Only 41 Pot Dispensaries Legal, City Insists | KCET
Only 41 Pot Dispensaries Legal, City Insists
The L.A. city attorney's office says it has done all its research on how many existing pot dispensaries are still legal under the new June ordinance, which allows 70 to exist, and found only 41. And instead of waiting to be sued over this conclusion, the city filed its own suit to prove it is legal for them to shut the rest down.
Details from the Associated Press, via the Palm Springs Desert Sun:
The city attorney's office said it expects a slew of lawsuits in reaction and decided to file a countersuit asking a judge to determine that the city's strict process in interpreting the law was appropriate. The city said it won't seek to close any clinics before a court ruling.
"We're trying to be proactive," Jane Usher, a special assistant city attorney, told the Los Angeles Times. Usher said the small number of eligible dispensaries was "a surprise."
It was no surprise to anyone paying attention to the issue from inside the medical pot community; when I covered the story for a May Reason magazine cover story, many suspected, mostly because of the rule that dispensaries could not be across an alley from anything residential, even though so much of L.A's retail space is, that even fewer might end up legal.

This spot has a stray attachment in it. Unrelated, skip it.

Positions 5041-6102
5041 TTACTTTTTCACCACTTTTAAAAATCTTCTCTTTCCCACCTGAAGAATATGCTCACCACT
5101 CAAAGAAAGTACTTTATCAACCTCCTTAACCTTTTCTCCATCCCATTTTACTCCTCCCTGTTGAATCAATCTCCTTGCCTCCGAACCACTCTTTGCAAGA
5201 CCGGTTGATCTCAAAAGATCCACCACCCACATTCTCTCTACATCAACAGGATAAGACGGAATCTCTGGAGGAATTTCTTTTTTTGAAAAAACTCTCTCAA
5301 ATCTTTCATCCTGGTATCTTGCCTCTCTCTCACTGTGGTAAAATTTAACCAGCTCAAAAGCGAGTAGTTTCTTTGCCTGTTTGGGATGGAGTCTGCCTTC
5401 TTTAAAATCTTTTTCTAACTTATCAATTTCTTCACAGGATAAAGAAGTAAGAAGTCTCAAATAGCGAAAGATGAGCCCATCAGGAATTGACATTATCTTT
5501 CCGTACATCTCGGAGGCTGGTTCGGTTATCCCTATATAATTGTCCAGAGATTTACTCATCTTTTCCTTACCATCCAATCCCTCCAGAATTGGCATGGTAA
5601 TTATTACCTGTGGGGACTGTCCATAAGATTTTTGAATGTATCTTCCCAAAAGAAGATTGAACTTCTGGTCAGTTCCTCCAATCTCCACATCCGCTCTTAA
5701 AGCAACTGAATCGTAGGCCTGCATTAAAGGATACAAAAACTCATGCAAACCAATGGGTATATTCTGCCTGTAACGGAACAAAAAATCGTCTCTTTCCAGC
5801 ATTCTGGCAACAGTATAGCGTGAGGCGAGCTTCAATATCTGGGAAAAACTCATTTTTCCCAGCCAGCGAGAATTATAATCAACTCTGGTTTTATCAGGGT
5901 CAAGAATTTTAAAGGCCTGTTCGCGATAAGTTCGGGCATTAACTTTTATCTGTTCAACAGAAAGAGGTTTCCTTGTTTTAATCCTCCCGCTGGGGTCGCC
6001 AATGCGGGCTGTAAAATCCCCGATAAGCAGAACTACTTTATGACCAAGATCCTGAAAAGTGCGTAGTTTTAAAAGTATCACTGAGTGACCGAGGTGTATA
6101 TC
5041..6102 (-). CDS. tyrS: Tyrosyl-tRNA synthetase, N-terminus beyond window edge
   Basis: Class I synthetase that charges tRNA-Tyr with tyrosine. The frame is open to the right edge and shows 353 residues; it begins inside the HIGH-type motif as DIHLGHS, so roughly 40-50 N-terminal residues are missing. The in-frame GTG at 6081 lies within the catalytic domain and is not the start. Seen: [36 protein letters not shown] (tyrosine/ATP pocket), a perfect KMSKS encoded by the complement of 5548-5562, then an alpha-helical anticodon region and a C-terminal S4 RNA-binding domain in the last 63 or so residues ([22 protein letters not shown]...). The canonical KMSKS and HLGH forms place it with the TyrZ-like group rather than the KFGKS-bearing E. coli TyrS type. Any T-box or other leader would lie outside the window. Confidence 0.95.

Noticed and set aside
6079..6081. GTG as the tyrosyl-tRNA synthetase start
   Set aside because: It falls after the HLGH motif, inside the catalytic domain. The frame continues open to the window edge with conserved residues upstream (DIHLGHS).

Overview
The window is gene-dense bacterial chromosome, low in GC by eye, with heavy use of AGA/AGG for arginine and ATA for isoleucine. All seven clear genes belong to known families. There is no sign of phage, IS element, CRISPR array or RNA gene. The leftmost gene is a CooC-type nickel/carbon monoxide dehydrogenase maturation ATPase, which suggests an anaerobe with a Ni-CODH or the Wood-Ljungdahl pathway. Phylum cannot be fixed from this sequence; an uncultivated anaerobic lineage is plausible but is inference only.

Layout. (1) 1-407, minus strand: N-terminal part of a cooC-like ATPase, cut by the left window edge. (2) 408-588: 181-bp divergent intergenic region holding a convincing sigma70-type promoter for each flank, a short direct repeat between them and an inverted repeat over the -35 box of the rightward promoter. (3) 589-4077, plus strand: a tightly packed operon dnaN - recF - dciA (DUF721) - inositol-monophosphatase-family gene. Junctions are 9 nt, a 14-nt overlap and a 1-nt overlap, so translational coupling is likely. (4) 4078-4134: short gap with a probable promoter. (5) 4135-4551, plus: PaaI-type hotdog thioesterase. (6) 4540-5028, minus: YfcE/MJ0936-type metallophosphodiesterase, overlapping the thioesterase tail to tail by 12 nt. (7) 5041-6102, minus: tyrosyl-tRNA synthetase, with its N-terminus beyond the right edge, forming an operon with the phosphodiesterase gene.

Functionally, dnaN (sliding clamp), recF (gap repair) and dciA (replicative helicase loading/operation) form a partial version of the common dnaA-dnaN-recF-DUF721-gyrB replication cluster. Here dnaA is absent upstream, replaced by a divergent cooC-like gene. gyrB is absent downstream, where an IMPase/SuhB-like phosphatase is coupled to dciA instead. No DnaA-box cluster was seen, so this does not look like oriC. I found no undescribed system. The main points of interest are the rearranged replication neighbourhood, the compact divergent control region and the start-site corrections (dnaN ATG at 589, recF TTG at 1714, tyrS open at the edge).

As the L.A. Times reports, the targeted dispensaries are mad and many are already suing:
Yamileth Bolanos, who runs PureLife Alternative Wellness Center, found out that the city had determined her dispensary was not eligible to continue to operate. "I'm not going to take this lying down," she said. "This is ridiculous. They have screwed up one thing after another. Not once have they thought about the patients of Los Angeles."
Los Angeles is already tangling with about 85 dispensaries that have filed almost 30 lawsuits challenging the procedure the City Council adopted Jan. 26 to limit the number of dispensaries. Most of the dispensaries that have sued are among more than 400 ordered to shut down.
(Photo: Justin Sullivan/Getty Images)
Astrophysicist Andrea Ghez, user experience designer Evan Sullivan, and choreographer Kyle Abraham talked about everything from what it means to be creative to how we can overcome creative fears.
Places like Taylor Yard give us a window to explore ways to balance the city's critical needs for green space, livable space and climate change strategies.
A Q&A will immediately follow the screening with actor Susan Kelechi Watson and production designer Jade Healy.
After the screening, KCET Cinema Series host Pete Hammond conversed with director Fernando Ferreira Meirelles (City of Gold), and writer Anthony McCarten.
- 1 of 220
- next ›